A few months ago I found myself brushing my 7 year-old daughter's hair back into a bun for her ballet recital. It was a busy day at the end of a busy weekend. My family was in town, we were dressed up and she and her brother were amped up because of the excitement of performance. We pulled out a chair right in the middle of the living room and I worked to sweep her long brown hair back from her face into a balanced and steady bun for her performance.
I'd been agitated because it was such a busy day and I don't like having all that extra energy in my space. But when I stood behind her I was caught in the sweep of the brush through her locks. Something in me suddenly felt timeless. I remembered the feeling of my own mother running the brush through my thick and challenging hair. I remembered her helping me make it into a bun until I learned how to do it myself in high school. It touched a realization inside of me: Women have been doing this for all of time. Ever since there was a reason to pull hair back from a face, women have done this for their children and themselves.
Feeling that timeless connection to the thread of all women suddenly shifted that wild moment into one that was sacred. How long will I get to brush her hair back for her before she will take it over herself? She already fixes it on her own most days. I felt the honor of the simple task rather than the burden of it.
Recently I gathered with the coaches, apprentices, and teachers of the Sagefire Institute 2016 class for Nature Based Life Coach Training for a weekend in New York state. With Sagefire I've been learning so much about the natural world, the ways of more Earth-based cultures, and about traditional ways of surviving out in the wild. It has been fascinating.
One interesting point came up as we met together... most of the knowledge they were sharing with us came from men. Interestingly, it came from the ONE remaining man who knew it in this particular tribe who taught it to ONE single white man... or the ONE remaining man who knew it and taught it to a few students. My teachers are students of the students. But this knowing of the plants, and of how to make fire, and how to track animals, is all in lineage that has been passed down by men to men and got down to very very few people knowing it. Much like modern yoga came down to Krishnamacharya who only taught few people who then spread it out to the rest of the world into the weird and powerful phenomenon it is today.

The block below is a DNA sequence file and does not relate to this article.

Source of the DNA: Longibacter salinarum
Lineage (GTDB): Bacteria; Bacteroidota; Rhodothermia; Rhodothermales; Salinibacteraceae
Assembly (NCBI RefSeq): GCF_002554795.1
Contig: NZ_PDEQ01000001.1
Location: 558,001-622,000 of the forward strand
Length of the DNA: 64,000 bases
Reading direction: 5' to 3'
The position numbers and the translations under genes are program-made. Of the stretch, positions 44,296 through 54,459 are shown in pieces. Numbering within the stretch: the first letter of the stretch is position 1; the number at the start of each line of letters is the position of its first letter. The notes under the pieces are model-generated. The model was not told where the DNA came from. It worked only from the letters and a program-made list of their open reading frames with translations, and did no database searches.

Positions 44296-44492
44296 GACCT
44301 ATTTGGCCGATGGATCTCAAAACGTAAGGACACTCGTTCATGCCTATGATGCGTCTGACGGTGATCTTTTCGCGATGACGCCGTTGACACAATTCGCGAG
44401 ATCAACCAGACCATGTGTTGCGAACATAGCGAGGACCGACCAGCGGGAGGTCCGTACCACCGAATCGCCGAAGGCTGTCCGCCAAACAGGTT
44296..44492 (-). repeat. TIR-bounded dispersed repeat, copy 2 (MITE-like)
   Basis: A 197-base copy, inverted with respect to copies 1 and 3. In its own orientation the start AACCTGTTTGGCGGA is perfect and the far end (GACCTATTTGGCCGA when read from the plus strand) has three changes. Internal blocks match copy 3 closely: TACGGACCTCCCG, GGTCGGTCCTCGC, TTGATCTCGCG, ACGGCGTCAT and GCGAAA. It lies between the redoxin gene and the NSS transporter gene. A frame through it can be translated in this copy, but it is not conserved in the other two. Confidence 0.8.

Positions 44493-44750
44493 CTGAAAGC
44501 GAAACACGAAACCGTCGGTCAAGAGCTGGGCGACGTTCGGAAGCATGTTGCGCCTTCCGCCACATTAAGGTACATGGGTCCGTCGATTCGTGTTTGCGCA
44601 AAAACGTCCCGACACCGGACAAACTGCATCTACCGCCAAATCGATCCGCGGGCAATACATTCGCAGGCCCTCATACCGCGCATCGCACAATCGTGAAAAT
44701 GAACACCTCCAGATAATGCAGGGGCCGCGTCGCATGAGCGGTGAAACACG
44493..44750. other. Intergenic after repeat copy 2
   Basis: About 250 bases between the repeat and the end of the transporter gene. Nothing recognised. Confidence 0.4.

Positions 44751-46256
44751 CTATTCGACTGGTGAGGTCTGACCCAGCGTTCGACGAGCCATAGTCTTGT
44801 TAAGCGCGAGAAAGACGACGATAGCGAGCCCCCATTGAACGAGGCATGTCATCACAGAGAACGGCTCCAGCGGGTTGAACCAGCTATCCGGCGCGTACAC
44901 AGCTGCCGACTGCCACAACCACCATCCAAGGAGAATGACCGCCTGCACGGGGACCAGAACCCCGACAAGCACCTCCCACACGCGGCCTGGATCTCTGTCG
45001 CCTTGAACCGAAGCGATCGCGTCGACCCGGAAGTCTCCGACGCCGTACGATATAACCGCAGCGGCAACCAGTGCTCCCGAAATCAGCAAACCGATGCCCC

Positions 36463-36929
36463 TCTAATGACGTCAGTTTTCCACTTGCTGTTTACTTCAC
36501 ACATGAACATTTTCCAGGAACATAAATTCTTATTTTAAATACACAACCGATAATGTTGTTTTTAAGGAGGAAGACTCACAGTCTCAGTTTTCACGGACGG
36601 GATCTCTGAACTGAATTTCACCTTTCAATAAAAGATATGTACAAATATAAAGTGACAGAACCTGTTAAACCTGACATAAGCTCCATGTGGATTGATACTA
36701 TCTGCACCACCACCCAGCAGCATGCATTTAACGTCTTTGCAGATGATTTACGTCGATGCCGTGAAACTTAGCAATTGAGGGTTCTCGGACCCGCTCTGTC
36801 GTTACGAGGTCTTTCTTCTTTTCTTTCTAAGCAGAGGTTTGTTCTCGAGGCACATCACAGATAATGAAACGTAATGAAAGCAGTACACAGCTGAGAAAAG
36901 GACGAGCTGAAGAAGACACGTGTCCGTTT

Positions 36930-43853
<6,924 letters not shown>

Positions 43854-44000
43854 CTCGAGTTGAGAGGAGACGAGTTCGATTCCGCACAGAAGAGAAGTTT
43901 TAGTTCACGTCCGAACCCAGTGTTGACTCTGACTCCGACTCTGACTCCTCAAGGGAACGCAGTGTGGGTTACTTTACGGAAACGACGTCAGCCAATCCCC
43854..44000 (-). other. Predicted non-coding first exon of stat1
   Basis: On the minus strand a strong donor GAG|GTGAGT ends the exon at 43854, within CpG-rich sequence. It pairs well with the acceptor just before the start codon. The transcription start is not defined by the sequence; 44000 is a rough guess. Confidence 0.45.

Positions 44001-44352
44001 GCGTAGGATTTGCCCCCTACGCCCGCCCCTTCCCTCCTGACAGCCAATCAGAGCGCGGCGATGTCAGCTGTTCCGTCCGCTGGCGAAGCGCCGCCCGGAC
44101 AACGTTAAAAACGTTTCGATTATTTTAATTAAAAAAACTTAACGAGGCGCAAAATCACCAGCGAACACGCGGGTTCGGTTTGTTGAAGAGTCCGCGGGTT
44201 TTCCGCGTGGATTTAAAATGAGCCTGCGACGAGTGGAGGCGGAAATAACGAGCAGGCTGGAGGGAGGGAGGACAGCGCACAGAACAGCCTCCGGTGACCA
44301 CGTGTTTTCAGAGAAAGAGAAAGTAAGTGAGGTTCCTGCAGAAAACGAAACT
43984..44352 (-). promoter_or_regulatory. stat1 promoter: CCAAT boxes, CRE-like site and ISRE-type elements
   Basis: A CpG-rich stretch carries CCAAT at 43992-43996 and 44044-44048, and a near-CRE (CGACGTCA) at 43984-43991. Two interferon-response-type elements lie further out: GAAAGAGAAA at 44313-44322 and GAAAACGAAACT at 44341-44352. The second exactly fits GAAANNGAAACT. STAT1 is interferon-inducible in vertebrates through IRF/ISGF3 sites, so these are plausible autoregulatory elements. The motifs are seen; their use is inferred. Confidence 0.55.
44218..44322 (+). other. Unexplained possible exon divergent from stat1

And the question came: Where are the women? Where are the women's ways? What did and do the women know that has not come along with that lineage?
I thought back to that moment running the brush through my daughter's hair. And I think in some way, the Women's knowledge has never been lost. I know how to fix my daughter's hair because my mother fixed my hair, and her mother fixed hers. I know how to bake because my mother baked in our home and let me have access to the mixer (which I did break occasionally). I know how to cook and how to clean and how to take care of people when they are sick because that is what my mother did. I sew because even though my mother tried to teach me and I couldn't pick it up from her, she sewed. And when my child was born that is all I wanted to do so I taught myself the basics.
My husband does not need to build us a house with his own bare hands today. He doesn't need to go out to hunt our food. He doesn't need to fight to defend our homestead (thankfully). He doesn't need to know how to build a fire or what animals run near our home.
But someone still has to make dinner at our house. Someone still needs to wash the clothes. Someone still needs to carry and birth the babies. Someone still needs to wash them when they dirty themselves during the day.
Women's wisdom. Women's knowing and work is still here. I oftentimes argue that I "shouldn't have to do" all of this. It can feel like a downward spiral of repressive chores. But when I step back and remember that women have been doing this for all of time, some of what felt like burden feels like blessing.
At this point I want to go into all the things I also know: Some women weren't mothered in the way I was mothered. Many women, actually don't have any of the knowledge that I have simply because my mother decided to stay kind of granola. That the women in cultures who were close to the Earth also carried all the knowledge of how to make fire, hunt, heal sickness that the men carried. Also, men do dishes, cook, clean, wash children, and fix hair. And, equality of the sexes. And some women don't want to do any of these tasks. Etc. Yes. I know. Perhaps this is all idealized.
But seeing as how I'm going to be doing these things AND running my business and teaching my classes. I choose use them to remind myself of the link to the timeless eternal spirit of woman